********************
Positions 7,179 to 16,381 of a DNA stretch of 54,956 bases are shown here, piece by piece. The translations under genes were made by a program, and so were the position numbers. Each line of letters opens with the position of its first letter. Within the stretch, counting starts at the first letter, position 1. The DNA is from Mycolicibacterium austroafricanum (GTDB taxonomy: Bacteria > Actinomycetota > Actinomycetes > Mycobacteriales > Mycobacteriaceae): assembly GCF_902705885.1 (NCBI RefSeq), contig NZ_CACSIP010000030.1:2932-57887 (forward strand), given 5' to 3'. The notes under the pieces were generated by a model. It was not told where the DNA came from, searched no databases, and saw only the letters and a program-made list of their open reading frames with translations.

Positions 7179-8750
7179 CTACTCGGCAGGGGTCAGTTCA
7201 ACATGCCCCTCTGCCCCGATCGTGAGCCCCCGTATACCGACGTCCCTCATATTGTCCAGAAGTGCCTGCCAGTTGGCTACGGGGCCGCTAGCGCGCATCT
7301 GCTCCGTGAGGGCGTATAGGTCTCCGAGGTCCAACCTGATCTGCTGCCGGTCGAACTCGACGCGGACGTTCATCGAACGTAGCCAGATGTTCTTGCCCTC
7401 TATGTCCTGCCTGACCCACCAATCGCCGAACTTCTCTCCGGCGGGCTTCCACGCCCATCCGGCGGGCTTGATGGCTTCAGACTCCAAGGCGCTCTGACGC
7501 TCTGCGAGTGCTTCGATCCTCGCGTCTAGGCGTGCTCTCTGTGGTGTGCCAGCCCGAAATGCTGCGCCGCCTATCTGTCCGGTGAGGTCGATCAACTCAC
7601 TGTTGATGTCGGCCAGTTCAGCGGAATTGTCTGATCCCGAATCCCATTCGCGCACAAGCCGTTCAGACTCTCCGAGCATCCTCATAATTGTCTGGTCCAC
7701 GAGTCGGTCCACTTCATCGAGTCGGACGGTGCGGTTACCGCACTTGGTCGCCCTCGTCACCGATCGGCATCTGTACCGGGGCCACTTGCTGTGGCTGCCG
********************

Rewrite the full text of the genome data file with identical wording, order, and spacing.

Positions 7,179 to 16,381 of a DNA stretch of 54,956 bases are shown here, piece by piece. The translations under genes were made by a program, and so were the position numbers. Each line of letters opens with the position of its first letter. Within the stretch, counting starts at the first letter, position 1. The DNA is from Mycolicibacterium austroafricanum (GTDB taxonomy: Bacteria > Actinomycetota > Actinomycetes > Mycobacteriales > Mycobacteriaceae): assembly GCF_902705885.1 (NCBI RefSeq), contig NZ_CACSIP010000030.1:2932-57887 (forward strand), given 5' to 3'. The notes under the pieces were generated by a model. It was not told where the DNA came from, searched no databases, and saw only the letters and a program-made list of their open reading frames with translations.

Positions 7179-8750
7179 CTACTCGGCAGGGGTCAGTTCA
7201 ACATGCCCCTCTGCCCCGATCGTGAGCCCCCGTATACCGACGTCCCTCATATTGTCCAGAAGTGCCTGCCAGTTGGCTACGGGGCCGCTAGCGCGCATCT
7301 GCTCCGTGAGGGCGTATAGGTCTCCGAGGTCCAACCTGATCTGCTGCCGGTCGAACTCGACGCGGACGTTCATCGAACGTAGCCAGATGTTCTTGCCCTC
7401 TATGTCCTGCCTGACCCACCAATCGCCGAACTTCTCTCCGGCGGGCTTCCACGCCCATCCGGCGGGCTTGATGGCTTCAGACTCCAAGGCGCTCTGACGC
7501 TCTGCGAGTGCTTCGATCCTCGCGTCTAGGCGTGCTCTCTGTGGTGTGCCAGCCCGAAATGCTGCGCCGCCTATCTGTCCGGTGAGGTCGATCAACTCAC
7601 TGTTGATGTCGGCCAGTTCAGCGGAATTGTCTGATCCCGAATCCCATTCGCGCACAAGCCGTTCAGACTCTCCGAGCATCCTCATAATTGTCTGGTCCAC
7701 GAGTCGGTCCACTTCATCGAGTCGGACGGTGCGGTTACCGCACTTGGTCGCCCTCGTCACCGATCGGCATCTGTACCGGGGCCACTTGCTGTGGCTGCCG